There is a bit of a flap in India after rumours started circulating that the government was about to pull financing on its $50 subsidised Aakash tablet.
The rumour started on the website of India Today, which claimed that the Indian government’s Ministry of Human Resource Development was refusing to extend a letter of credit to the makers of the Aakash, from Montreal’s Datawind, after a “series of faults were detected, owing to which buyers have largely dumped it.”
However, this has been denied by Datawind whose CEO Suneet Singh Tuli told the Wall Street Journal that the tablet is on track and “is being improved”.
But there are also rumours of dark deeds and backhanders. It is a coincidence that one of India’s largest conglomerates, Reliance Industries, is bringing a $68 tablet with 4G wireless capabilities to market later this year.
It would not be the first sub $100 state subsided tablet which has been shelved by politicians after rival hardware companies have made them an offer they can’t refuse. Not that Reliance has done this, of course.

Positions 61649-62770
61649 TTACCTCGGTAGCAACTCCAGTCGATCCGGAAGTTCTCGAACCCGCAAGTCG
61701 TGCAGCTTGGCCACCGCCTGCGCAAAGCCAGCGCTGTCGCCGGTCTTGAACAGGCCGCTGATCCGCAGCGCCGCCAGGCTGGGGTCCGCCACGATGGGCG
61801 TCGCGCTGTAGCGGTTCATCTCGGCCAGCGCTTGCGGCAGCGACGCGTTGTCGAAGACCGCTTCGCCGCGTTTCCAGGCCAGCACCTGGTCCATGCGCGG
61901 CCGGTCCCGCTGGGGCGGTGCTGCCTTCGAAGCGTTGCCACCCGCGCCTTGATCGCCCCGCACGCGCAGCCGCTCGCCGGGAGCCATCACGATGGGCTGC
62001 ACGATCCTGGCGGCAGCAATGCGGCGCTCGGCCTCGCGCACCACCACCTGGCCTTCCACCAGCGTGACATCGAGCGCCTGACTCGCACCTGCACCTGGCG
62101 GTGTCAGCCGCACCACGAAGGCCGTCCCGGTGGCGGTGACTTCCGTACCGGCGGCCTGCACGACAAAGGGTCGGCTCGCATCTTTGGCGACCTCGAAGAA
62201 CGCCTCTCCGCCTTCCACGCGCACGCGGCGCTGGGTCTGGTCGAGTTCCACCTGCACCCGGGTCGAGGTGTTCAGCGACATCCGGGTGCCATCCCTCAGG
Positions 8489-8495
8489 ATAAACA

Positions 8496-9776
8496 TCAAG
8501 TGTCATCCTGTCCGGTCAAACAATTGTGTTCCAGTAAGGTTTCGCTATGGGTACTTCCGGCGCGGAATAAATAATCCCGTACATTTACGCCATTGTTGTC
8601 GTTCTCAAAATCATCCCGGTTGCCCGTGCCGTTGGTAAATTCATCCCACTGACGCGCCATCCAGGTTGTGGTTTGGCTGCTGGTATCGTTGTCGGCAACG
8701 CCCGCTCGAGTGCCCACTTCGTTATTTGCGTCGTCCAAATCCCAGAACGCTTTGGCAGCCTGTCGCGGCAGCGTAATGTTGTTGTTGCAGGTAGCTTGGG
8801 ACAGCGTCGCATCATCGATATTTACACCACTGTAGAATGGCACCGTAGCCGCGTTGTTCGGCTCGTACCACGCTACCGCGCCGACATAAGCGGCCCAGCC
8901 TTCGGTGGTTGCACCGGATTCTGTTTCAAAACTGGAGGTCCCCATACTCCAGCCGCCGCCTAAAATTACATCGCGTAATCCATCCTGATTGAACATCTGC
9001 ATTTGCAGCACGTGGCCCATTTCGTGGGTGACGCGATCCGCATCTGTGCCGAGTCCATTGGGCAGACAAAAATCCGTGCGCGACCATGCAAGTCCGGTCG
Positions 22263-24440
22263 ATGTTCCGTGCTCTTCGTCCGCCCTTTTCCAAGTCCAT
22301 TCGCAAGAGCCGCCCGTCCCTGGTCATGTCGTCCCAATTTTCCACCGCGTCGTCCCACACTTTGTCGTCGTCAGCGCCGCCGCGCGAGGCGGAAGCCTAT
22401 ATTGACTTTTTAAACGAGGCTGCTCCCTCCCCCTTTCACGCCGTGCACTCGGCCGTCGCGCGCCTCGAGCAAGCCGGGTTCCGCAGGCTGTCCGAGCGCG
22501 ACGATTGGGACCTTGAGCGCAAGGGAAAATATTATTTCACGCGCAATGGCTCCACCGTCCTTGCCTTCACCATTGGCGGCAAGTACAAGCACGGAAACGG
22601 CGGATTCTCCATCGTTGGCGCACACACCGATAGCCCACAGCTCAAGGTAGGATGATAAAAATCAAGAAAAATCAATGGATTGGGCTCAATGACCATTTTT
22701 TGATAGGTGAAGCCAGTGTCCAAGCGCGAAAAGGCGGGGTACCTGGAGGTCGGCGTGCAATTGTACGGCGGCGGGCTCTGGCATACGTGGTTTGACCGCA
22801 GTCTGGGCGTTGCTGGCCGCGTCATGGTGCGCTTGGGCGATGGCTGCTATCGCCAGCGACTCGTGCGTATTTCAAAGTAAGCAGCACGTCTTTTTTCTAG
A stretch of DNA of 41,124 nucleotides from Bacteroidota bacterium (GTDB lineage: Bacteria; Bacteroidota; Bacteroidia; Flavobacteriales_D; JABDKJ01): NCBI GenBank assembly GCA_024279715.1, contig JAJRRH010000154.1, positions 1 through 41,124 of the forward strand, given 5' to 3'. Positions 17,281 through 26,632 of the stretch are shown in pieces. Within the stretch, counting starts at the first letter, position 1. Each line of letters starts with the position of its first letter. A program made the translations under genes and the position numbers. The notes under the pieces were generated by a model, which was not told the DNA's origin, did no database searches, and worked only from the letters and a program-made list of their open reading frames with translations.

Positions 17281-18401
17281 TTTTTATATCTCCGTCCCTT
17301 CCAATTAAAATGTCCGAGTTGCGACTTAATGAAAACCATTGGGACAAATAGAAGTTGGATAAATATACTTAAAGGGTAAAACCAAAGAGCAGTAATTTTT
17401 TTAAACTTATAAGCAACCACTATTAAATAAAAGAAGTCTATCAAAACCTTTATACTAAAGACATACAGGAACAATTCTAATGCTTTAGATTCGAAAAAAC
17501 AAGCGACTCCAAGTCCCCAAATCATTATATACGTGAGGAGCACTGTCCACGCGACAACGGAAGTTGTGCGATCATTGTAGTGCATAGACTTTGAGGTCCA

But Tuli insists that there’s no credence to these sensationalist stories. He said that the Aakash tablet has met and exceeded all the specifications, features and criteria specified, and the product’s quality has been confirmed by both national and international labs. Eight out of ten cats really loved it.
He also pointed to a recent New York Times’s India Ink blog by project progenitor Kapil Sibal, India’s Minister of Human Resource Development, who talked about improvements being made in the tablet and “some extra time was given to the supplier and it is expected that an improved, more student friendly version would start rolling out towards end of January 2012.”
However, the product enhancements were not a failure of the initial product and everything is going as planned.
Either that or he has not been told yet.